Sunday, October 21, 2018

Book Review: Calling Calling Calling Me by Natasha Washington

Calling Calling Calling Me
Patrick Mahoney has one goal in mind: get out of his native Fresno and find freedom in the rainbow and glitter-painted streets of San Francisco. As a college freshman, he’s sure he’ll finally have the chance to be himself, away from the judgmental eyes of his conservative hometown.

Josh Dirda’s never wanted to be tied down before, preferring the emotional ease of the one night stand. But when Patrick moves into the apartment that Josh shares with three friends, Josh is pulled in by Patrick’s sly wit and quietly creative spirit. As Patrick’s self-appointed tour guide, Josh can be Patrick’s introduction to the city he loves. But after a drunken Halloween hook-up crosses lines, Patrick and Josh must reckon with their true feelings—and decide whether they can let go of the ghosts from their pasts that haunt them.

Todd's rating:

"You saved me by giving me San Francisco."

Holy crap, talk about a walk down memory lane. I may have been raised in rural Tennessee, but I definitely 'grew up' during my 12 years living in San Francisco, finally become the version of myself that I always wanted to be. Needed to be.

Right from the beginning, when Patrick first arrived in the Castro and Josh gave him a tour of the City, this story was so full of nostalgia for me. It wasn't just the places the book mentioned that felt so real, it was the entire vibe that's entirely unique to SF. But I digress.

I liked both Patrick and Josh immediately, with Patrick being an extremely green, 18 y.o. virgin from the Central Valley, and Josh being from the City, with nothing remotely virginal about him anymore.

I enjoyed the humor and mild banter of the story, too. Once Patrick finally found his feet in his new life, he gave as good as he got.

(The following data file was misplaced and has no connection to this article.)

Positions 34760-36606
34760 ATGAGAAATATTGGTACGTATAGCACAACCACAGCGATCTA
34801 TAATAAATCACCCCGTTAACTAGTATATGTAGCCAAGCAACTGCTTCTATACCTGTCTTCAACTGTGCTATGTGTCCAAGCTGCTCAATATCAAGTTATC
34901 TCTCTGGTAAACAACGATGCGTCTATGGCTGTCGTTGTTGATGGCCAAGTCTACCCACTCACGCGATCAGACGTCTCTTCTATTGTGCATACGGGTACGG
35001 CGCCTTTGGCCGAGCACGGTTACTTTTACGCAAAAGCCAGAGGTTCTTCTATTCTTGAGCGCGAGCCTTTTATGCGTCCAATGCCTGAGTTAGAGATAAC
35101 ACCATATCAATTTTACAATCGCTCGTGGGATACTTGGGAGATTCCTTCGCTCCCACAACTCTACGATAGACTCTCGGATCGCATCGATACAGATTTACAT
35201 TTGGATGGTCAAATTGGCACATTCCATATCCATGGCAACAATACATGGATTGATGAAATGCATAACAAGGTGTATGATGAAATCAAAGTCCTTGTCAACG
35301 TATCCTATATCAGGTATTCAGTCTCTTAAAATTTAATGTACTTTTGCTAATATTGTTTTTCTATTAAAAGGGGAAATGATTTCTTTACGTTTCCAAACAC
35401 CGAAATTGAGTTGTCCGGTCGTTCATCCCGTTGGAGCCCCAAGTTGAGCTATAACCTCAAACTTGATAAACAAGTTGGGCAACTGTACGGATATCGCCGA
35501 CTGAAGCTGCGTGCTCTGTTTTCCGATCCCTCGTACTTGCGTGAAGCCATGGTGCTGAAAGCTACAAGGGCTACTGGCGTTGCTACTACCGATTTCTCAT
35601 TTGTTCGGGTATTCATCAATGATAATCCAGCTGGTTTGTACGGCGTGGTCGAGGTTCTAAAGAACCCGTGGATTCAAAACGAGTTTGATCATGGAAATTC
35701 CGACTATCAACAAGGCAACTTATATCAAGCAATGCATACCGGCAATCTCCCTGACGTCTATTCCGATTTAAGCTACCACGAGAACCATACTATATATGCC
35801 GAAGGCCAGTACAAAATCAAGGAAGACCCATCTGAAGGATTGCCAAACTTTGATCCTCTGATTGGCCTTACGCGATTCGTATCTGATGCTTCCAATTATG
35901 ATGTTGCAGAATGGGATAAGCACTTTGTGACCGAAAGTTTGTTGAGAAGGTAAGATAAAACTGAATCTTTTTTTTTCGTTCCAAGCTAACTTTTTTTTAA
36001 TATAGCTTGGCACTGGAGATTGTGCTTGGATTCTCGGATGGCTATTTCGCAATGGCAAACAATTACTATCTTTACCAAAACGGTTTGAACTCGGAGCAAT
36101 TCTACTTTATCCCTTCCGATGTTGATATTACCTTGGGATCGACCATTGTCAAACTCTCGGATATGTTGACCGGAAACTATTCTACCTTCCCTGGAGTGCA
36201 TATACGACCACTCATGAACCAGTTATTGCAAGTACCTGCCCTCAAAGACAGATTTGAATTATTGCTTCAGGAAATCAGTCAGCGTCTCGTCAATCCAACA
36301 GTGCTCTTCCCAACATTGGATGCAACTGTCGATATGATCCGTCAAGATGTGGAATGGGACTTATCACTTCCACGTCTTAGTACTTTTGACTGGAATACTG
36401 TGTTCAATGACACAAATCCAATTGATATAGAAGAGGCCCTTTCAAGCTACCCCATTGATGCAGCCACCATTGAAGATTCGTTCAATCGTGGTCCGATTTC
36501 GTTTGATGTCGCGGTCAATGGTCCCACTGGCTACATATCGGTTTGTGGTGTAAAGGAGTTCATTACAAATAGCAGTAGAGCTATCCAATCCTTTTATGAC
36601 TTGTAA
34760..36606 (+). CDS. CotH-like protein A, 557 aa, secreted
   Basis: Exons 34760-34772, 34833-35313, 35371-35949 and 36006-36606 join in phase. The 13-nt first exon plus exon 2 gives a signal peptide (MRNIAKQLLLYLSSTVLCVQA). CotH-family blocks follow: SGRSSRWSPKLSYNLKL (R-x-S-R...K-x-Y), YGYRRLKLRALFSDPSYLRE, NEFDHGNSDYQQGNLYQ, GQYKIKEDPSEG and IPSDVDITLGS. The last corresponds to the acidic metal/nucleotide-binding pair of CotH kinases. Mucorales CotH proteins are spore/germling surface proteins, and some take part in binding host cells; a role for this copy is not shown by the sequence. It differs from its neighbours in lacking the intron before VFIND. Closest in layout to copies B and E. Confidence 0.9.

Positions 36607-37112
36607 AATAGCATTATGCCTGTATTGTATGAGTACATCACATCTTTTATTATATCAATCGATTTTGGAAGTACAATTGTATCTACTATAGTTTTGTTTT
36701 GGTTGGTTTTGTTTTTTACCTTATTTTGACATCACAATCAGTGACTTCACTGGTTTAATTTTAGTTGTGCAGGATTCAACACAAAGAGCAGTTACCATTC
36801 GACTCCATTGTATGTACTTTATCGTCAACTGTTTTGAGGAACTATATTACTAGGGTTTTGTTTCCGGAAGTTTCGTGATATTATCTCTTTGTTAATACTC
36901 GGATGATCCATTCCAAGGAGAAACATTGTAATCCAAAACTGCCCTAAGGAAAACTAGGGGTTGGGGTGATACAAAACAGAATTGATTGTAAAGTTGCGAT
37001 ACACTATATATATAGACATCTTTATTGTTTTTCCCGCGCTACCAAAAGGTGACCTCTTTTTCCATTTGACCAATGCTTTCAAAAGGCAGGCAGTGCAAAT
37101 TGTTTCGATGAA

The story wasn't all light-hearted laughter, though. Even though I didn't experience any of the bullying and abuse that Patrick did, I for sure connected with how lonely and isolated he felt growing up, feeling so different from his family and schoolmates.

I loved how Patrick felt that intangible weight being lifted from my shoulders when he first moved to SF. Like he was finally free and anything, ANYTHING was possible. Like he could finally be the real him, no holds barred. Trust, I felt the same way myself.

The story was about the MC's finding themselves, as who they were both alone and together as a couple, learning to trust one another enough to open up about their fears and past hurts, then figuring out how to move forward.

I enjoyed the first two-thirds of the story immensely; however, when the (easily-avoidable and possibly unnecessary) drama began to ramp up, the tone changed a bit and my interest began to wane slightly. The story was still good, but it felt as though it had lost some of the previous uniqueness that I'd been devouring.

The angst was fairly mild, but I couldn't really tell if it had been fully dealt with. Was Patrick still pissed about Ramon? Or had he just swept that incident under the rug and pretended not to see the lumpy carpet? I wasn't entirely sure.

Also, I got Josh's hang-up and past hurt once it was revealed, but didn't entirely see (or believe?) how that directly led him to his pre-Patrick behavior. I just questioned the reasoning, I suppose.

In regards to steam, there were a few sex scenes, but the story contained more steamy lead-ups than actual sex.

Other than my interest petering off (shut up, it's a totally valid term, heh) as the story began to wrap up, my main issue with the story was the lack of a resolution, as the epilogue was a whole 6 whopping DAYS down the road, at New Year's Eve of the same year, and was pure fluff.

Hello!!! Josh was graduating college in 5 short months, while Patrick was only a freshman. Was Josh now planning to stay in SF and look for acting/musical work locally, or would he have to move to NYC or LA for a job?

It. Is. Never. Discussed.

Not ONCE. Ugh!

The guys did seem to want to be together 'forever', but the book concluded without a single talk about how that might be possible, so I read the final page feeling unfulfilled as to their fate.

I'd rate this story at around 3.25 stars and recommend it to anyone with either a connection to or interest in the amazing city known as San Francisco.

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